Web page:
The Hapa Haole Hideaway is not the only personal tiki bar equipping a local home. Knoxville's network of tiki enthusiasts may be small, but they encourage each other to new heights of Polynesian Pop.
There is, for instance, Jeffrey Queen, a 53-year-old West Knoxville physician who has reconfigured his pool into a tropical plant oasis of bananas, ginger, and exotically named flora such as Tiki Torch Echinacea and Tahiti Sunrise Coreopsis. After several trips to Hawaii and French Polynesia, Queen says he was drawn to the Polynesian style of tiki, though he's not a purist.
"My interests in tiki culture differ from Tim's. He is a ‘classicist,' and a darn good one, if you will. I am a newcomer and have varied interests—I like the classics as well as the new," Queen says. "My ‘bar' is really an outdoor kitchen with tiki influence. I have tikis from the Marquesas Islands as well as tikis from Augusta, Ga. I just enjoy the tropical influence without the Jimmy Buffet parrot influence."
Then there's Scott and Laura Kirkham who, with friend and tiki artist Chris "Tiki 65" Chapman, have entirely transformed the basement of their 1963 West Knoxville rancher into a genuine tiki bar museum and art gallery. If Tim Glazner's Hideaway is a reverent temple to the tiki lifestyle, then Trader Scott's Tiki Bar and Lounge is a full-tilt party room. The signature drink here is the Nekkid Dog. "I call it Nekkid Dog because ‘naked dog' means you're naked. Nekkid means you're naked and you're up to something," Scott says.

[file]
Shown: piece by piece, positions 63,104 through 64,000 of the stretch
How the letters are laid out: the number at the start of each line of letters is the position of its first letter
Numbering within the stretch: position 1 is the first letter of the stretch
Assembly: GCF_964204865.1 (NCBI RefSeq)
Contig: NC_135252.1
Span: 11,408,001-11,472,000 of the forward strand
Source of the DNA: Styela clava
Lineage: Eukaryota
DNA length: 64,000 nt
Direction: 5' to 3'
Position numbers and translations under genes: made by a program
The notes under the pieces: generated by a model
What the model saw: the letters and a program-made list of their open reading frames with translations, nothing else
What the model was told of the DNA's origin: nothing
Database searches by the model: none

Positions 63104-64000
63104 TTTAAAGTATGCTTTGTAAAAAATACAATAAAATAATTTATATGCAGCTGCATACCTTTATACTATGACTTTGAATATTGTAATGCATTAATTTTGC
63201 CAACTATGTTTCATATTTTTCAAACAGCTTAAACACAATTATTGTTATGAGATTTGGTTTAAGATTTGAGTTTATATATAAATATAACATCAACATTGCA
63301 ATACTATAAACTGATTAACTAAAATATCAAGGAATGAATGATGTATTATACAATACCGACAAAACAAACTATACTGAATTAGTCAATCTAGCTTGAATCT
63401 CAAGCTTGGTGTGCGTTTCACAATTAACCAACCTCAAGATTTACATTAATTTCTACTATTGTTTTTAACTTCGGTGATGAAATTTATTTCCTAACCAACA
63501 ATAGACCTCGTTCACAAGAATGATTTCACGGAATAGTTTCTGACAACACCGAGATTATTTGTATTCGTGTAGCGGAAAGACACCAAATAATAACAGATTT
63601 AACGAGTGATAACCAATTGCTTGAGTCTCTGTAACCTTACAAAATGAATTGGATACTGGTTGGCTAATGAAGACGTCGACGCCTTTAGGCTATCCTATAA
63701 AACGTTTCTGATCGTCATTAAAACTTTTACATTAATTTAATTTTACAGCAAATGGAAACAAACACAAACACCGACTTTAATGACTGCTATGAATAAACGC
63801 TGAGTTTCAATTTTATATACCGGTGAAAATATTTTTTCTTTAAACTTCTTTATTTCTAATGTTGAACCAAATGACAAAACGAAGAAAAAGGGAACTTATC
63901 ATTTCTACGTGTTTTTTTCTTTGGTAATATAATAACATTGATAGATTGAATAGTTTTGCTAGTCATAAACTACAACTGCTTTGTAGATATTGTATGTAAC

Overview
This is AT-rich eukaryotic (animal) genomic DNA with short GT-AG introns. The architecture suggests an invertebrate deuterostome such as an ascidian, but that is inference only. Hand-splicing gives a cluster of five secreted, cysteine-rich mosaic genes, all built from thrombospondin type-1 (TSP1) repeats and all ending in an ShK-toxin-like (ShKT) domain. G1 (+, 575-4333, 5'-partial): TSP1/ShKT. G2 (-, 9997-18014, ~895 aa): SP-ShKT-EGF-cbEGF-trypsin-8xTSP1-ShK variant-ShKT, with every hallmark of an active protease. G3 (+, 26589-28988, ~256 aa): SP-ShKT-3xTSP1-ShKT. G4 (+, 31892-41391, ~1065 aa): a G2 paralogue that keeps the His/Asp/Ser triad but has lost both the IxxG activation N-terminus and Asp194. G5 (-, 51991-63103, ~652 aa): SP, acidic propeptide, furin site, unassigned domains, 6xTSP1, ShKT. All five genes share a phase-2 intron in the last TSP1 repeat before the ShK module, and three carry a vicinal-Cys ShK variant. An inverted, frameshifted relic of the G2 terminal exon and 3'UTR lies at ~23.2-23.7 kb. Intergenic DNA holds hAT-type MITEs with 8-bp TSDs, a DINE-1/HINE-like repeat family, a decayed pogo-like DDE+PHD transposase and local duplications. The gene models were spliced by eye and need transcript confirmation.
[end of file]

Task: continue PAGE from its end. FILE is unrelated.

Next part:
The 43-year-old aspiring author is no tiki traditionalist, mixing old and new, but the original tiki heyday does represent an era close to his heart, having grown up in Houston, aka Space City.
"I wanted to build the bar like this is because the late '40s, '50s, and '60s—that whole mid-century atomic era—represents a time when everything was going great," Scott says. "People were scared of the bomb, of course, but the United States was going gangbusters, building and developing new things. Cars were huge, furniture was going in different directions, electronics were taking on really cool new designs. It was an explosion in American culture. Tiki borrowed from other cultures, of course, but it was uniquely American. So it represents an era that wasn't necessarily better, but I would say it's a more wide-eyed era."
The large room affords plenty of space for the L-shaped bar, built of reclaimed materials in a weathered Key West style that is not afraid of Jimmy Buffet's influence. (Patrons sign dollar bills, which are nailed to the "roof" of the bar as tokens of membership to Trader Scott's.) But it's the carefully displayed collection of tiki pop-culture items that invites second and third looks: pieces by current tiki artists like El Gato Gomez, Doug Horne, and Gecko rubbing shoulders (or bloodied stumps) with vintage pieces like an original Ren Clark severed-head mug and Mai-Kai Mystery Bowls.
"There can't be too much tiki, as far as I'm concerned. Tiki is good for the soul," Scott says. "It's very good for relaxation—and building this bar was not relaxing. It was stressful. But now we kind of get here and it's just… oooooh. It's a decompression chamber."
A lot of the room's tiki embellishments—hand-carved baseboards, window casings, shrunken heads—were created by self-taught artist Chapman. He and his wife Mary run a store on etsy.com called Pineapple Co-Op, featuring items like his resin tiki shift knobs and her tropical-print handbags. Coming from the world of kustom car culture, Chris Chapman's tiki pieces not only fuse hot-rod styling but are also made to take punishment.
"I try to immerse myself in all the aspects of culture—a lot of times, there are people who are just carvers, people who are just lamp makers, others that just do interiors," Chapman says. "‘Jack of all trades, master of none' is kind of my motto because I will try things even if I fail at them."